This isn't a one-size-fits-all experience, though, and that's a good thing. There are tons of ways for teachers to customize their students' experience, and a lot of guidance for how to set up and run the experience, from built-in cards to instructional videos and PDFs. Still, it would help to have more guidance about how to introduce this tool to students and how to integrate its use into the classroom. Examples of how other teachers have used the platform would be a welcome, helpful addition.
The biggest concern with this tool is time, both for setup and gameplay. It may take an hour or more for teachers to customize their storyworld and scenario, and it may be challenging to structure class time, as some students write much more quickly than others. Teachers will need to consider how StoriumEdu aligns with their classroom's learning objectives and then craft the scenario and its instructions to match. Teachers might also indicate how -- and how much -- students should write.
Key Standards Supported
With guidance and support from adults, use technology to produce and publish writing (using keyboarding skills) as well as to interact and collaborate with others.
With some guidance and support from adults, use technology, including the Internet, to produce and publish writing as well as to interact and collaborate with others; demonstrate sufficient command of keyboarding skills to type a minimum of one page in a single sitting.
With some guidance and support from adults, use technology, including the Internet, to produce and publish writing as well as to interact and collaborate with others; demonstrate sufficient command of keyboarding skills to type a minimum of two pages in a single sitting.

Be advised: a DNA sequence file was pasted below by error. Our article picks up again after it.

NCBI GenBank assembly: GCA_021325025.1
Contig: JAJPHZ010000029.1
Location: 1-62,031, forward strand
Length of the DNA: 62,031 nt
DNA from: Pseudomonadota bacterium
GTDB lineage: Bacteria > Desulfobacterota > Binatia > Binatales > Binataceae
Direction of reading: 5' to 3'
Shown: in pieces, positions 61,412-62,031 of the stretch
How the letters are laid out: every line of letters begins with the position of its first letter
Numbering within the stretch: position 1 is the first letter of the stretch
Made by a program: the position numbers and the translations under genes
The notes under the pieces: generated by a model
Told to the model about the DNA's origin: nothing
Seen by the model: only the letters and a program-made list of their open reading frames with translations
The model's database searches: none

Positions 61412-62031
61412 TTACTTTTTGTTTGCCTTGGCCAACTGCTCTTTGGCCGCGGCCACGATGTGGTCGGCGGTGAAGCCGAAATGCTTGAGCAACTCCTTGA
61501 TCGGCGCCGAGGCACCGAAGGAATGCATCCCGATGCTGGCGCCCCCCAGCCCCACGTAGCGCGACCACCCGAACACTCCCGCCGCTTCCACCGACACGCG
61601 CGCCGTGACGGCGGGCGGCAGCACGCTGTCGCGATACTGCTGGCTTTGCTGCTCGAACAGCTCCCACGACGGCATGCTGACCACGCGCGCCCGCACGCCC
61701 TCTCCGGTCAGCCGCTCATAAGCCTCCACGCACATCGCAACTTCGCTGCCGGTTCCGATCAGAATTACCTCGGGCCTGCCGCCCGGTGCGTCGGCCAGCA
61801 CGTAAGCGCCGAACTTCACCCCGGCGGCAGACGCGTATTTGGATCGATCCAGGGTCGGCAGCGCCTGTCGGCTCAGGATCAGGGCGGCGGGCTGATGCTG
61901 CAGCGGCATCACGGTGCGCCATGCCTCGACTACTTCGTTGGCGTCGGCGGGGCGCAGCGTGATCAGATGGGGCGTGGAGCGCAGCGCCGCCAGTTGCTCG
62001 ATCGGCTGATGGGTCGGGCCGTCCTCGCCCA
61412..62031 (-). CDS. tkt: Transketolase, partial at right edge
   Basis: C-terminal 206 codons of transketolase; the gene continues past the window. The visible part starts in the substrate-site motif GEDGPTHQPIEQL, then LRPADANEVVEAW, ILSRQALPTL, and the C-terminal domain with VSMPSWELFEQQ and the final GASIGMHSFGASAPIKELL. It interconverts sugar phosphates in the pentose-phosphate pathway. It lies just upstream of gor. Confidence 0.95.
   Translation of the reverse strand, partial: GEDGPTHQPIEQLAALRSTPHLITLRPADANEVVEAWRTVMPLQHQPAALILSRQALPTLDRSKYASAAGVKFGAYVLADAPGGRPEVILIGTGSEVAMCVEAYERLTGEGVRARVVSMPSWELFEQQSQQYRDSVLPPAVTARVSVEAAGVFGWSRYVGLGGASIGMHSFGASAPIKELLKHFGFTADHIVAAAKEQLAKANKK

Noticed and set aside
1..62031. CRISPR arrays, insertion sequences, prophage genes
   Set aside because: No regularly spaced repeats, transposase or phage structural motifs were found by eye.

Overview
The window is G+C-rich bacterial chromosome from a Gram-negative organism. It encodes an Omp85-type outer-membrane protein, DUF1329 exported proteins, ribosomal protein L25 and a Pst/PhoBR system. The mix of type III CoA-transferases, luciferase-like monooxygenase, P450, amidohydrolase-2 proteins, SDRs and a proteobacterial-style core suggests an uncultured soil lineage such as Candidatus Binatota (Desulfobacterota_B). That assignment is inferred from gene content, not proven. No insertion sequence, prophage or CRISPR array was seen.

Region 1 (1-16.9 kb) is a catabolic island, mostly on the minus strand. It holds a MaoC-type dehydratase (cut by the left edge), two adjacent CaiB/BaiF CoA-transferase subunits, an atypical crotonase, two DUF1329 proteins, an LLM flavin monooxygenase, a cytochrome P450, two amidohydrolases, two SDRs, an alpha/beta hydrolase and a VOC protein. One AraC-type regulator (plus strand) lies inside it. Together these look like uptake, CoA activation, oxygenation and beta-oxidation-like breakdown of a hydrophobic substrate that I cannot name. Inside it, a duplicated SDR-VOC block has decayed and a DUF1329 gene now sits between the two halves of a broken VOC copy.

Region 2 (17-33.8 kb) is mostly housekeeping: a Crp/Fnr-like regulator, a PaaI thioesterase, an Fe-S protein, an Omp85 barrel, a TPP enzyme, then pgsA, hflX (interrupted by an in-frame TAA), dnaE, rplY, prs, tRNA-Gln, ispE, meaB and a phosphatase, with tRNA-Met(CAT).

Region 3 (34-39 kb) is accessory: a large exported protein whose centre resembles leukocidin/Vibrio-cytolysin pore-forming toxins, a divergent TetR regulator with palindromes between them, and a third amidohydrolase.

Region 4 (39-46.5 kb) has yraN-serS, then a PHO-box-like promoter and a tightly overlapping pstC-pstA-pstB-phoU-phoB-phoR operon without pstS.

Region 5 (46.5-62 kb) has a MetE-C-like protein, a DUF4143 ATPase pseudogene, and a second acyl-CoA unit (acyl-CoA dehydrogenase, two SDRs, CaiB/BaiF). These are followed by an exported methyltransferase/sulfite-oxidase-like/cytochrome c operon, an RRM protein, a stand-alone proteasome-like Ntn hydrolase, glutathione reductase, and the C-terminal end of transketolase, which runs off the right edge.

Use technology, including the Internet, to produce and publish writing as well as to interact and collaborate with others; demonstrate sufficient command of keyboarding skills to type a minimum of three pages in a single sitting.
Use technology, including the Internet, to produce and publish writing and link to and cite sources as well as to interact and collaborate with others, including linking to and citing sources.
Use technology, including the Internet, to produce and publish writing and present the relationships between information and ideas efficiently as well as to interact and collaborate with others.
Use technology, including the Internet, to produce, publish, and update individual or shared writing products, taking advantage of technology’s capacity to link to other information and to display information flexibly and dynamically.
Use technology, including the Internet, to produce, publish, and update individual or shared writing products in response to ongoing feedback, including new arguments or information.
There aren't any teacher reviews yet. Be the first to review this tool.Write a review